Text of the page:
Yield-generating NFTs: Timing markets in Web 3 can be next to impossible, even for the most seasoned investor, and so to create more practical incentives and mitigate against the volatility of the NFT sector, a number of projects generate passive returns by issuing governance tokens to holders. Notable among these collections include the Genesis Cyber Kongz, which is set to produce 10 $BANANA tokens every day for the next 10 years. Other examples are SupDucks (($VOLT) and Mutant Cats ($FISH). While the use case is still unclear, Bored Ape Yacht Club was also expected to launch its own token in the first quarter of 2022.
Staking: Together with collecting NFTs that generate passive yields, investors can also reap the combined benefits of NFTs and DeFi protocols by staking, or locking up their assets in a smart contract to receive rewards. Considering the strict regulations around securities, most of these rewards are in the form of tokens specific to the project and used for standard features like governance or voting rights. That said, if the tokens are listed on decentralized exchanges like SushiSwap or Uniswap, stakers can sell them in the market.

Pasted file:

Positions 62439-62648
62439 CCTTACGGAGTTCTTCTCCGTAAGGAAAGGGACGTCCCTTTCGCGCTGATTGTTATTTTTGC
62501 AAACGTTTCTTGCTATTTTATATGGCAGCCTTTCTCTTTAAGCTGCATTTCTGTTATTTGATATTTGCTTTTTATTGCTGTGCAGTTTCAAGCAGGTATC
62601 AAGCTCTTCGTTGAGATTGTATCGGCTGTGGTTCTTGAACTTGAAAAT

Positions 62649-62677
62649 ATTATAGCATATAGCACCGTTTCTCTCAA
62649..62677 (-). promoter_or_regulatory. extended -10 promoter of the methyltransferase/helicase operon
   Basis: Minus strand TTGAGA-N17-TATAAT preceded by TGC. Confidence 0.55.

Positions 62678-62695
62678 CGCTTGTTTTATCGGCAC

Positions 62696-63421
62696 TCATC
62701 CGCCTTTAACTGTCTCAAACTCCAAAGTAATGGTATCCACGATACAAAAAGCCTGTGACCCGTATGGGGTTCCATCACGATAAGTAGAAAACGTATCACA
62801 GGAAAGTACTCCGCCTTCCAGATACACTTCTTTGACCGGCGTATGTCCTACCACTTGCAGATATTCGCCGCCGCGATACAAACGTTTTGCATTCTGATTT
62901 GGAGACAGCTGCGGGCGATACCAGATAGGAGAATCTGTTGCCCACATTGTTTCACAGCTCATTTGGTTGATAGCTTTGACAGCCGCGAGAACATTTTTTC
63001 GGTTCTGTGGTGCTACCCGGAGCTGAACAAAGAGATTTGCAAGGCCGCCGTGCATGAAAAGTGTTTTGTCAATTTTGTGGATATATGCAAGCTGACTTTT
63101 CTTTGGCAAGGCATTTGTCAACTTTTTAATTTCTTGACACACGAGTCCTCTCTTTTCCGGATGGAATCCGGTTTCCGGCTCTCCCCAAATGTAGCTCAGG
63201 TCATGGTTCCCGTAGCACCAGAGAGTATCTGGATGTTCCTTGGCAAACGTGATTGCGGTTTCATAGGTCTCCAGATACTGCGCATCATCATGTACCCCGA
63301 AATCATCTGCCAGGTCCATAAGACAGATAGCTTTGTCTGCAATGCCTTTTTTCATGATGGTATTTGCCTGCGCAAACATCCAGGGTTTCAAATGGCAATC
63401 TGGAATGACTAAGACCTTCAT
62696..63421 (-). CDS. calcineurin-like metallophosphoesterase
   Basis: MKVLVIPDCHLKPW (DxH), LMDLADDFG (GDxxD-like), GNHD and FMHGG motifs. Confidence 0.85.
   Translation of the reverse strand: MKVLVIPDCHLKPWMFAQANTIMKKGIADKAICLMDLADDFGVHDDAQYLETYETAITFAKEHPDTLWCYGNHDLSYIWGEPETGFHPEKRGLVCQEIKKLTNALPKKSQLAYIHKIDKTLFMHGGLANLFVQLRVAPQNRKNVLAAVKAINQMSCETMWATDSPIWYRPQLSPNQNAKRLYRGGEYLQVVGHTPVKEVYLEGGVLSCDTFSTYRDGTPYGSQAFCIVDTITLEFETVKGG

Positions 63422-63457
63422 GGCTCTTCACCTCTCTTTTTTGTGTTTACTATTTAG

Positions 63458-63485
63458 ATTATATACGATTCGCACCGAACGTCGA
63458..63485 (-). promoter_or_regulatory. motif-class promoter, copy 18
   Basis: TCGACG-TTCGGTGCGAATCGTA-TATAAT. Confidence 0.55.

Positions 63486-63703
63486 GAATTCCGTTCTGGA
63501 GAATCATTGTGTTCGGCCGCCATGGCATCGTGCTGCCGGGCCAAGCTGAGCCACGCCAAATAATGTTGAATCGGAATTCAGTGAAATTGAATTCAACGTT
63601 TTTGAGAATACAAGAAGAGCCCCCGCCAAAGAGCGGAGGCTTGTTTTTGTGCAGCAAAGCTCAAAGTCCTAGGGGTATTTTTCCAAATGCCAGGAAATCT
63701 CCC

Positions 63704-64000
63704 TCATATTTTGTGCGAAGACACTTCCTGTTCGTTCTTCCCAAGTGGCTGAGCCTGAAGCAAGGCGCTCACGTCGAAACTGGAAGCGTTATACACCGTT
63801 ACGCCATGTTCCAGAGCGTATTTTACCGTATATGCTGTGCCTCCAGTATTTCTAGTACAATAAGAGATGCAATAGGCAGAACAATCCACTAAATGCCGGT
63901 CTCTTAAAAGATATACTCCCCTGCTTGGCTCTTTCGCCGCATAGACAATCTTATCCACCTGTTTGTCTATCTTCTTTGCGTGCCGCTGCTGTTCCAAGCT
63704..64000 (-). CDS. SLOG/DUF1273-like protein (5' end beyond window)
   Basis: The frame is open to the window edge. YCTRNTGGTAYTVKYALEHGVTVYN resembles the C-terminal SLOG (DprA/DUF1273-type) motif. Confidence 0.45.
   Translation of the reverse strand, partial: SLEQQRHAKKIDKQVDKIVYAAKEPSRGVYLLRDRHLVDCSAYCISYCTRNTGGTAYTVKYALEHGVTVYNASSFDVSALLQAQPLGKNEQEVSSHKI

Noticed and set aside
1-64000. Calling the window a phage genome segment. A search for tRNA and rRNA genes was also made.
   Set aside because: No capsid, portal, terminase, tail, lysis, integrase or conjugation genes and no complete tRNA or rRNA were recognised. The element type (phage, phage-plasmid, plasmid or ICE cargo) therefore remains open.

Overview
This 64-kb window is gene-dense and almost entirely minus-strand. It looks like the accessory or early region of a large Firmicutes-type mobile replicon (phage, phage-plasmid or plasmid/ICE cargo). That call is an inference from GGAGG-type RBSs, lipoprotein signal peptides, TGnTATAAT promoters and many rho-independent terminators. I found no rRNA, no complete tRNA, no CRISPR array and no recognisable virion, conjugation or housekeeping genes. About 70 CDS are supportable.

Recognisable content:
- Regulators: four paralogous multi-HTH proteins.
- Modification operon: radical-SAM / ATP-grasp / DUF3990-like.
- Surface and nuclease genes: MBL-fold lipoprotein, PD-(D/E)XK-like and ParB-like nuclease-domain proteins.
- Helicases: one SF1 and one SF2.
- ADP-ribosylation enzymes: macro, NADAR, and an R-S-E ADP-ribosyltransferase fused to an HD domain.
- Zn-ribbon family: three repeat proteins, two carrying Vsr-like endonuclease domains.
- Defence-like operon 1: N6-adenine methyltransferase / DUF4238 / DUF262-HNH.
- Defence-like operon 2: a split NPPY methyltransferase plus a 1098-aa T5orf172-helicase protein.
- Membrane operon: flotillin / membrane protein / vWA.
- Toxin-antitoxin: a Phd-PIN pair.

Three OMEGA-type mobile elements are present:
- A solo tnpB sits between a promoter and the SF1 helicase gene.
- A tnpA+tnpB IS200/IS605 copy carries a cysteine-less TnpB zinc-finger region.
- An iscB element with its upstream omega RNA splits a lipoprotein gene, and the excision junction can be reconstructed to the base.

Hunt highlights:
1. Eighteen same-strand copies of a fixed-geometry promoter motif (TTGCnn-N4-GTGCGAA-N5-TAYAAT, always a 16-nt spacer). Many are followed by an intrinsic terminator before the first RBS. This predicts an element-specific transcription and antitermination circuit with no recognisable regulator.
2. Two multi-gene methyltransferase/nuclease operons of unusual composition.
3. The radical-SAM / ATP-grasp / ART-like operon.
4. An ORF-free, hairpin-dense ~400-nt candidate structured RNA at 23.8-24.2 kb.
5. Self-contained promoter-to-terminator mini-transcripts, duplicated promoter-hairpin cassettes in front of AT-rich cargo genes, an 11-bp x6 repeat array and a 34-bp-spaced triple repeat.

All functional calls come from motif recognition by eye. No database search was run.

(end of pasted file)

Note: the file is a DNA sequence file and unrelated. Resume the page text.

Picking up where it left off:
Nested NFTs: In the past, NFTs were fairly static. For the most part, what somebody minted or bought in a secondary market couldn’t be changed. With platforms like Charged Particles, however, people can now layer NFTs onto other NFTs and transform one NFT into a virtual basket that can hold multiple ERC-based tokens. This new type of nested NFT helps add intrinsic value to a collectable and turn what would be a speculative investment into something like a yield-generating asset – with a scarce NFT attached to another scarce NFT, ad infinitum.
Overall, nested NFTs helps to provide value for users in the metaverse by customizing and adding new functionality to virtual items. Ben Lakoff, co-founder and business lead of Charged Particles, highlighted in a webinar some use cases. They include weapon that gains power as the contained NFTs accrue interest and a painting that can shift depending on the amount of tokens deposited in it.